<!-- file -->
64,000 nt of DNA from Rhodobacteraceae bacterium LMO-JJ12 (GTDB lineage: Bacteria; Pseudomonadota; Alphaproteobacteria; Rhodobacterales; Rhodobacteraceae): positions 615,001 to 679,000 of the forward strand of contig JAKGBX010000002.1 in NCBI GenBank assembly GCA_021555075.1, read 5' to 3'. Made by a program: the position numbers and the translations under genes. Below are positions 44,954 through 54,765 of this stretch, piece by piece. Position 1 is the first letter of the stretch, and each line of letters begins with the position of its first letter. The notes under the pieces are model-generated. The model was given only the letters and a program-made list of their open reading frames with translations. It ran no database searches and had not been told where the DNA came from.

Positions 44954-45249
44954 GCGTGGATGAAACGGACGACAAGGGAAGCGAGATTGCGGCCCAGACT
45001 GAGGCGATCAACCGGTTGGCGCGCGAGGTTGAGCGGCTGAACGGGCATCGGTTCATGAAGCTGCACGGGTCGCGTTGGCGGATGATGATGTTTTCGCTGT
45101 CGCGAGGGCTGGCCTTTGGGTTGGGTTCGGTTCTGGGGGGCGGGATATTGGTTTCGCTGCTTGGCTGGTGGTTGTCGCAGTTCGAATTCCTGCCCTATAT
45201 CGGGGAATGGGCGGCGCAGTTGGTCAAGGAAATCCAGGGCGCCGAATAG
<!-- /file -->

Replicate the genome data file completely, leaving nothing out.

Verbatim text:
64,000 nt of DNA from Rhodobacteraceae bacterium LMO-JJ12 (GTDB lineage: Bacteria; Pseudomonadota; Alphaproteobacteria; Rhodobacterales; Rhodobacteraceae): positions 615,001 to 679,000 of the forward strand of contig JAKGBX010000002.1 in NCBI GenBank assembly GCA_021555075.1, read 5' to 3'. Made by a program: the position numbers and the translations under genes. Below are positions 44,954 through 54,765 of this stretch, piece by piece. Position 1 is the first letter of the stretch, and each line of letters begins with the position of its first letter. The notes under the pieces are model-generated. The model was given only the letters and a program-made list of their open reading frames with translations. It ran no database searches and had not been told where the DNA came from.

Positions 44954-45249
44954 GCGTGGATGAAACGGACGACAAGGGAAGCGAGATTGCGGCCCAGACT
45001 GAGGCGATCAACCGGTTGGCGCGCGAGGTTGAGCGGCTGAACGGGCATCGGTTCATGAAGCTGCACGGGTCGCGTTGGCGGATGATGATGTTTTCGCTGT
45101 CGCGAGGGCTGGCCTTTGGGTTGGGTTCGGTTCTGGGGGGCGGGATATTGGTTTCGCTGCTTGGCTGGTGGTTGTCGCAGTTCGAATTCCTGCCCTATAT
45201 CGGGGAATGGGCGGCGCAGTTGGTCAAGGAAATCCAGGGCGCCGAATAG